FTSE slips as Bank of England hikes interest rates and warns of recession

The Bank of England in London
The Bank of England raised interest rates by 0.5% on Thursday to a 14-year high of 2.25% and said UK is already in a recession. Photo: Frank Augstein/AP

European stock markets tumbled into the red on Thursday as traders digested news from the Bank of England that the UK was in a recession, as it increased interest rates by 0.5%.

In London, the FTSE 100 (^FTSE) fell 1.2% on the day, after almost every share on the blue-chip index was lower after opening. Despite a weaker pound, investment companies, property firms and hotel groups were among the fallers.

On the bloc, the CAC (^FCHI) tumbled 1.6% in Paris, and the Frankfurt DAX (^GDAXI) was 1.5% lower.

It came as the central bank pushed interest rates to 2.25%, their highest level since November 2008, and a near 14 year high.

Financial markets had expected a more hawkish hike of 0.75%, which would have marked the biggest increase in 33 years. However, it is still the seventh consecutive rise from the central bank.

Members of monetary policy committee (MPC) were split on the decision, voting 5-3-1 on the move.

Read more: Pound falls below $1.13 after US Fed and Bank of England rate hikes

Threadneedle Street also downgraded growth forecasts for the UK, and now predict that the British economy shrank by 0.1% in the third quarter of the year.

This follows a 0.1% drop recorded in three months to June, and would be the second quarterly contraction in a row, marking a technical recession.

Watch: What is a recession and how do we spot one?

The pound (GBPUSD=X) extended its losses on Thursday on the back of the news, as some investors had hoped for a more aggressive hike. It fell as much as 0.3% to $1.123 against the dollar – the lowest level in 37 years.

Sterling is now down against the US greenback by almost 17% so far this year.

Krishnapriya Banerjee, a managing director at Accenture UK, said: “As the biggest interest rate hike in more than three decades, the Bank of England is not only reacting to persistent inflationary pressures but also the recent slide in the value of the pound.

"This rate rise will be felt most acutely for households on tracker mortgages, who will now face further increases to their borrowing costs on top of rising food, energy, and fuel prices."

Read more: UK is already in a recession, new data from Bank of England indicates

Across the pond on Wall Street, the S&P 500 (^GSPC) dipped around 0.9% by the time of the European close, and the tech-heavy Nasdaq (^IXIC) fell 1.5%. The Dow Jones (^DJI) was 0.5% lower.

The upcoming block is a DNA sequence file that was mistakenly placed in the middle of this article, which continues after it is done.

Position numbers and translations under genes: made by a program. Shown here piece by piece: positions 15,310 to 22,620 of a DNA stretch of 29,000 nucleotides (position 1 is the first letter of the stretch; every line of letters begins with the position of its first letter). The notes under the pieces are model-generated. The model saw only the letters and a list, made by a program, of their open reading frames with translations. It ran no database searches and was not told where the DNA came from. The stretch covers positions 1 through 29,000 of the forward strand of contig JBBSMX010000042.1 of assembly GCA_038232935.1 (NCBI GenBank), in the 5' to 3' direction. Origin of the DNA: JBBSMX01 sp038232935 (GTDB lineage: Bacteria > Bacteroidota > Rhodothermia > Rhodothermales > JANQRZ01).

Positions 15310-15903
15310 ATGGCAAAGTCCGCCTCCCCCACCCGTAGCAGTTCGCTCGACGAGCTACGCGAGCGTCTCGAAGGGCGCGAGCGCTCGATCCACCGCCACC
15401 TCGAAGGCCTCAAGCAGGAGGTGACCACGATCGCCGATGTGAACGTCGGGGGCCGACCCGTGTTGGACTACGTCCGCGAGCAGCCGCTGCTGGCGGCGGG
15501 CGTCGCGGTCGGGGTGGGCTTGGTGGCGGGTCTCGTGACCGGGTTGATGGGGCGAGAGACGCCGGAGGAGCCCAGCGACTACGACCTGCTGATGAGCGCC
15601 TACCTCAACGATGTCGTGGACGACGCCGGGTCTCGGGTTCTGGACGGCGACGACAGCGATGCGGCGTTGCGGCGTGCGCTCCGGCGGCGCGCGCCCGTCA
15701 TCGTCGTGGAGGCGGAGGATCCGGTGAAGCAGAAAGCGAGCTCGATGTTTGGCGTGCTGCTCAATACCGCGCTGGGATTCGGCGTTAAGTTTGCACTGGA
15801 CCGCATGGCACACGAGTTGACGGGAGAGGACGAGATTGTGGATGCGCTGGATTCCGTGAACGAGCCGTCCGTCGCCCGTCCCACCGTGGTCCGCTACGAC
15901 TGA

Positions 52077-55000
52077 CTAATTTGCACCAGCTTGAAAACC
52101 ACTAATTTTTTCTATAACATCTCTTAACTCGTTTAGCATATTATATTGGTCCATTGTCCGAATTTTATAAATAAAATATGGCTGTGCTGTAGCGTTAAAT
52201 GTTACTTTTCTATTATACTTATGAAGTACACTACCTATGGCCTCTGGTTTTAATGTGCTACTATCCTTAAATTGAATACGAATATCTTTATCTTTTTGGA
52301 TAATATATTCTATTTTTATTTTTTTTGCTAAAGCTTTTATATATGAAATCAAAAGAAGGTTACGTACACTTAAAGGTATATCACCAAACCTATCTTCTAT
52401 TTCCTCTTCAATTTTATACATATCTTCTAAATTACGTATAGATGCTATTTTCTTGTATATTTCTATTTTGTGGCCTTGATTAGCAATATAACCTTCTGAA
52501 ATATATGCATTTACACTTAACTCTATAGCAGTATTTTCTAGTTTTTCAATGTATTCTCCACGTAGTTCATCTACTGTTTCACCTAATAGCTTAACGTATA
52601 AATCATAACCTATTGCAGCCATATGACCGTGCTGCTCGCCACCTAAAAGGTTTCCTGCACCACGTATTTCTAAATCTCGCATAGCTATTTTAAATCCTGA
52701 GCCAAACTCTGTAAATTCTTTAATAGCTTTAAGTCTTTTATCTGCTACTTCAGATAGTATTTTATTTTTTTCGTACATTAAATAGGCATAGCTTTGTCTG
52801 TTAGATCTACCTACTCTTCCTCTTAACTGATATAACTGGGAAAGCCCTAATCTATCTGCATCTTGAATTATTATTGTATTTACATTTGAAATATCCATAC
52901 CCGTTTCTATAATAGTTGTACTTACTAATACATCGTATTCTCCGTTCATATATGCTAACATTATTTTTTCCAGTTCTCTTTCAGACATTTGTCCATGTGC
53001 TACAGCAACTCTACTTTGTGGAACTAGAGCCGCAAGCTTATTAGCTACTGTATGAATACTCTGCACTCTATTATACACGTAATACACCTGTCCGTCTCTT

Last night, the US Federal Reserve delivered its third consecutive interest rate rise, lifting rates by another 75 basis points.

Chair Jerome Powell said the central bank would keep tightening rates to push down inflation, and that he would not rule out a recession. The dollar surged to a fresh two-decade high on the back of the hawkish move.

Watch: How does inflation affect interest rates?

Michael Hewson of CMC Markets said: “Not surprisingly US equity markets did not like the hawkish tone, as well as the prospect of lower growth and higher inflation, with the Fed altering its guidance on both.

“US GDP is expected to slow to 0.2% in 2022, with Powell admitting that a recession might be possible. Core inflation is forecast to decline to 4.5% this year, before falling to 2.1% by 2025.”

It also came as the number of Americans filing new claims for unemployment benefits increased moderately last week.

The Labour Department said on Thursday that initial claims for state unemployment benefits rose 5,000 to a seasonally adjusted 213,000 for the week to 17 September.

Read more: Interest rates: How BoE's rate hike will impact mortgages and house prices

Asian stocks hit a two-year low on Thursday as the prospect of US interest rates rising further and faster than expected spooked investors.

In Japan, the Nikkei (^N225) lost 0.6% while the Hang Seng (^HSI) slumped 2% on the day in Hong Kong, and the Shanghai Composite (000001.SS) dipped 0.3%.

It came as the Australian, New Zealand, Canadian and Singapore dollars hit two-year lows while China's yuan likewise reached its lowest in 24 months.

Meanwhile, the yen hovered near a 24-year low as investors digested news from the Bank of Japan, which left rates and monetary policy unchanged.

Watch: Federal Reserve raises interest rates for the fifth time this year